There was one case in which a woman deliberately gave out ant poison to teenagers on Halloween night. Annoyed that older children were coming to her door asking for candy (she felt that the teens were too old to be trick-or-treating), she gave them packages of steel wool pads, dog biscuits, and ant poison buttons (clearly labeled with the word “poison”). She told the teens that the packages were meant as a joke when she handed them out and none of them were harmed. Because she had not intended to hurt anyone, she received a suspended sentence after pleading guilty to endangerment.
There have also been a number of false or mistaken reports, such as that of the young Detroit resident who became ill on Halloween. His doctor made an error when interpreting his test results, and an erroneous report of cyanide poisoning went out to the media. Subsequent investigation found no evidence of contaminated candy. Another unfortunate case occurred in 1991 when a 31-year-old man coincidentally died of heart failure after he consumed some of his child’s Halloween candy. Additional coincidences have included children who died of a bacterial infection and a pre-existing heart condition after eating their Halloween candy.
A particularly strange case was that of the marijuana candy bars in Hercules, California, in 2000. Parents contacted the authorities after their trick-or-treating children were given small bars of marijuana disguised as Snickers bars. It turned out that the hidden marijuana packets had ended up in the local dead letter office because the attempted smuggler had either addressed them incorrectly or affixed insufficient postage. A bewildered postal employee, who had brought home what he thought were normal candy bars to distribute on Halloween, was found innocent.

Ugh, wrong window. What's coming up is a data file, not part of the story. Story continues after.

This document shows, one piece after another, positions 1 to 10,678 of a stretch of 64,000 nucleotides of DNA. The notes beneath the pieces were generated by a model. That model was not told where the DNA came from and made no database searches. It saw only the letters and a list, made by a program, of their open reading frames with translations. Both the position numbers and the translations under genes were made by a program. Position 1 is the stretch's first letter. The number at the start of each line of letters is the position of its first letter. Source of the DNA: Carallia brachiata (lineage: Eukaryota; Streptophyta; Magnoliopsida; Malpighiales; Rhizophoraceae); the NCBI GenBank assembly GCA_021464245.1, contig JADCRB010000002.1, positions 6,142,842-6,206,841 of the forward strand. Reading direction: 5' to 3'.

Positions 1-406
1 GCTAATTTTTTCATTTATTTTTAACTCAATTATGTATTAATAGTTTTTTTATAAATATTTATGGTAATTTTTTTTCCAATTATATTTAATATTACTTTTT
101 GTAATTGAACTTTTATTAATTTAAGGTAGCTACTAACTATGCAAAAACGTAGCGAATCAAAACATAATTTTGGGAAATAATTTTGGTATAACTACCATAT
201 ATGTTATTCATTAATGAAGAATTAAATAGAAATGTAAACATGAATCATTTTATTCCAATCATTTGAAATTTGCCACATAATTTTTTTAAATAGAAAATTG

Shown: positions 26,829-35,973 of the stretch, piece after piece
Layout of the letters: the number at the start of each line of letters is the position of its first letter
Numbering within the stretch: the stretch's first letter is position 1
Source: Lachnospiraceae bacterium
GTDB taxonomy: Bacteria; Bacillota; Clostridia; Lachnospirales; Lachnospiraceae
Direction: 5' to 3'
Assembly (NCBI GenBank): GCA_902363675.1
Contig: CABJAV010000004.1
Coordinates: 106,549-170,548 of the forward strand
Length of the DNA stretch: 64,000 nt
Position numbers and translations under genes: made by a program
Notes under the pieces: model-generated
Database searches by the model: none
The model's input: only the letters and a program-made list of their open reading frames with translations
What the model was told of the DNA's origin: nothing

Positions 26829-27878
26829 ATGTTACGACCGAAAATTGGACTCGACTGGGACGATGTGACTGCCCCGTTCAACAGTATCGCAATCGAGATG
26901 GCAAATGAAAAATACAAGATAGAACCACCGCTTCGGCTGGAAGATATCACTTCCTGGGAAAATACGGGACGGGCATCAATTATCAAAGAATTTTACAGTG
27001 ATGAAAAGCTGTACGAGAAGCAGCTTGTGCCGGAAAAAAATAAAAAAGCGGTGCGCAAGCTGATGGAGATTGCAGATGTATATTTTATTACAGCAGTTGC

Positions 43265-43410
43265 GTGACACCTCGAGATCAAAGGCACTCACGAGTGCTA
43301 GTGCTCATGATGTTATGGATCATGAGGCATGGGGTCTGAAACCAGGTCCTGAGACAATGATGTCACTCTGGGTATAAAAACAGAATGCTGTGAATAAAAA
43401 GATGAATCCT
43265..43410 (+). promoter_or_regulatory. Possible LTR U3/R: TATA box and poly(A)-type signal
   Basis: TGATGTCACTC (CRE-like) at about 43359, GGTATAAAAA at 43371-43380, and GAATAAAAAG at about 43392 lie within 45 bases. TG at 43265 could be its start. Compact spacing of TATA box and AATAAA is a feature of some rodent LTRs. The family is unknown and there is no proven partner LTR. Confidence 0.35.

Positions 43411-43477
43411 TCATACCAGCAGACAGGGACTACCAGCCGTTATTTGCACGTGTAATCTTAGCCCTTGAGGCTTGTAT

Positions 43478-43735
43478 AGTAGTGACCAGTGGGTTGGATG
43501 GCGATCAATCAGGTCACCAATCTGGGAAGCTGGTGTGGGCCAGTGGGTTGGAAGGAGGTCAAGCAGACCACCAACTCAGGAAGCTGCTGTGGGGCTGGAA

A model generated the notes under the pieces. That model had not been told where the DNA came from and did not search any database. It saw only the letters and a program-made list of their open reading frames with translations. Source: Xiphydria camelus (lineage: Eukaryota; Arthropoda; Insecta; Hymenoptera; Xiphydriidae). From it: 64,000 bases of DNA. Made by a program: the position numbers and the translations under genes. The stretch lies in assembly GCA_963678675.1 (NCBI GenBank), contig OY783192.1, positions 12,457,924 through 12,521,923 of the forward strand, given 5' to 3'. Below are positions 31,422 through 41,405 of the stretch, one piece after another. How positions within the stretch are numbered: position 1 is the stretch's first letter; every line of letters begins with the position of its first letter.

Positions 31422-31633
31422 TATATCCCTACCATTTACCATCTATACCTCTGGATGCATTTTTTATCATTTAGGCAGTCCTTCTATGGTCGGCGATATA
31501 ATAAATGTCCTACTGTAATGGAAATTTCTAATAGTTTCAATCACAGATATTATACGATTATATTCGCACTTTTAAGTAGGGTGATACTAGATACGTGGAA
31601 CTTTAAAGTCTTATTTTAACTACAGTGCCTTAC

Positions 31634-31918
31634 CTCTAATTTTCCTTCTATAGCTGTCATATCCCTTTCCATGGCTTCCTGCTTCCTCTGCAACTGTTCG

There have also been false reports made for attention or other reasons. In one case, a child claimed that his candy bar had been tainted with ant poison. Ant poison was found on the bar, but only on the end the child had not eaten, because he had put the poison on it himself.
Despite the lack of poisonings by strangers, the media continues to stir up paranoia from time to time, and as a result, many parents have a distorted impression of Halloween dangers and no longer allow their children to trick-or-treat.
For more on Halloween, see:
- The History of Halloween
- Why Do We Trick or Treat on Halloween?
- Why Do We Carve Pumpkins on Halloween?
- Halloween Party Activities for Adults and Teens
- Halloween Recipes
- Quick, Easy, Inexpensive Halloween Costumes
- How Did Black Cats Become Associated with Halloween?
- Black Cat Sacrifices on Halloween – Real Danger or Urban Legend?
- Lewis, D. (2013). Where did the fear of poisoned Halloween candy come from? Smithsonian.com.
- Snopes.com. (2013). Pins and Needles. (2014). Halloween Poisonings. (2014). Tainted Halloween Candy.
- Trex, E. (2014). A Brief History of Sick People Tampering with Halloween Candy. MentalFloss.com.
- Wikipedia.org. (2015). Poisoned Candy Myths.